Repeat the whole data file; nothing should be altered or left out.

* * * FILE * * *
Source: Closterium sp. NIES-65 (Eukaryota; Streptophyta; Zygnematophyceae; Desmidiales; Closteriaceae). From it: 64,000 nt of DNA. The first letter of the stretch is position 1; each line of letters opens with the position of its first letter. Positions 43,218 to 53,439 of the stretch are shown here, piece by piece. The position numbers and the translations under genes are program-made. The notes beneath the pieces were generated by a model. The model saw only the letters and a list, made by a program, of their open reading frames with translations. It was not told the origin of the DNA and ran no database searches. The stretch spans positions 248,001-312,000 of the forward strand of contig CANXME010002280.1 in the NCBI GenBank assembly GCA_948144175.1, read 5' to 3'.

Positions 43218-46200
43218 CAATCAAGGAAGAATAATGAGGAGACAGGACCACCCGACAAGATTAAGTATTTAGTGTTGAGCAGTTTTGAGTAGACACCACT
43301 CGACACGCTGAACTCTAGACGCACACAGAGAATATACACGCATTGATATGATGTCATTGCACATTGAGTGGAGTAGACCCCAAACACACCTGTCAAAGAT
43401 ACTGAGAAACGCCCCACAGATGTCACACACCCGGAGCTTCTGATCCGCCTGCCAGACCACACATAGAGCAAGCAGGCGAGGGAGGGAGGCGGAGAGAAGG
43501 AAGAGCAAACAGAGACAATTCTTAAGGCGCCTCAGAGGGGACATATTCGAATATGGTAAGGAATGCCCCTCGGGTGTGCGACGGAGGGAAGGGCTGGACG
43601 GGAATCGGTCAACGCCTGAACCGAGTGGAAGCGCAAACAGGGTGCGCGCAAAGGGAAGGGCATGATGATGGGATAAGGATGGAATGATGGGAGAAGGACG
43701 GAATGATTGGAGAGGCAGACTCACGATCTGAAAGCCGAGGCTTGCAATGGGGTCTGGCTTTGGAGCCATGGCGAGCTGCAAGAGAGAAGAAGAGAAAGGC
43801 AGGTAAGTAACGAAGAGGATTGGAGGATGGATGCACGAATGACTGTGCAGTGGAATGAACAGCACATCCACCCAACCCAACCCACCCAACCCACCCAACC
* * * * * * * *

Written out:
Source: Closterium sp. NIES-65 (Eukaryota; Streptophyta; Zygnematophyceae; Desmidiales; Closteriaceae). From it: 64,000 nt of DNA. The first letter of the stretch is position 1; each line of letters opens with the position of its first letter. Positions 43,218 to 53,439 of the stretch are shown here, piece by piece. The position numbers and the translations under genes are program-made. The notes beneath the pieces were generated by a model. The model saw only the letters and a list, made by a program, of their open reading frames with translations. It was not told the origin of the DNA and ran no database searches. The stretch spans positions 248,001-312,000 of the forward strand of contig CANXME010002280.1 in the NCBI GenBank assembly GCA_948144175.1, read 5' to 3'.

Positions 43218-46200
43218 CAATCAAGGAAGAATAATGAGGAGACAGGACCACCCGACAAGATTAAGTATTTAGTGTTGAGCAGTTTTGAGTAGACACCACT
43301 CGACACGCTGAACTCTAGACGCACACAGAGAATATACACGCATTGATATGATGTCATTGCACATTGAGTGGAGTAGACCCCAAACACACCTGTCAAAGAT
43401 ACTGAGAAACGCCCCACAGATGTCACACACCCGGAGCTTCTGATCCGCCTGCCAGACCACACATAGAGCAAGCAGGCGAGGGAGGGAGGCGGAGAGAAGG
43501 AAGAGCAAACAGAGACAATTCTTAAGGCGCCTCAGAGGGGACATATTCGAATATGGTAAGGAATGCCCCTCGGGTGTGCGACGGAGGGAAGGGCTGGACG
43601 GGAATCGGTCAACGCCTGAACCGAGTGGAAGCGCAAACAGGGTGCGCGCAAAGGGAAGGGCATGATGATGGGATAAGGATGGAATGATGGGAGAAGGACG
43701 GAATGATTGGAGAGGCAGACTCACGATCTGAAAGCCGAGGCTTGCAATGGGGTCTGGCTTTGGAGCCATGGCGAGCTGCAAGAGAGAAGAAGAGAAAGGC
43801 AGGTAAGTAACGAAGAGGATTGGAGGATGGATGCACGAATGACTGTGCAGTGGAATGAACAGCACATCCACCCAACCCAACCCACCCAACCCACCCAACC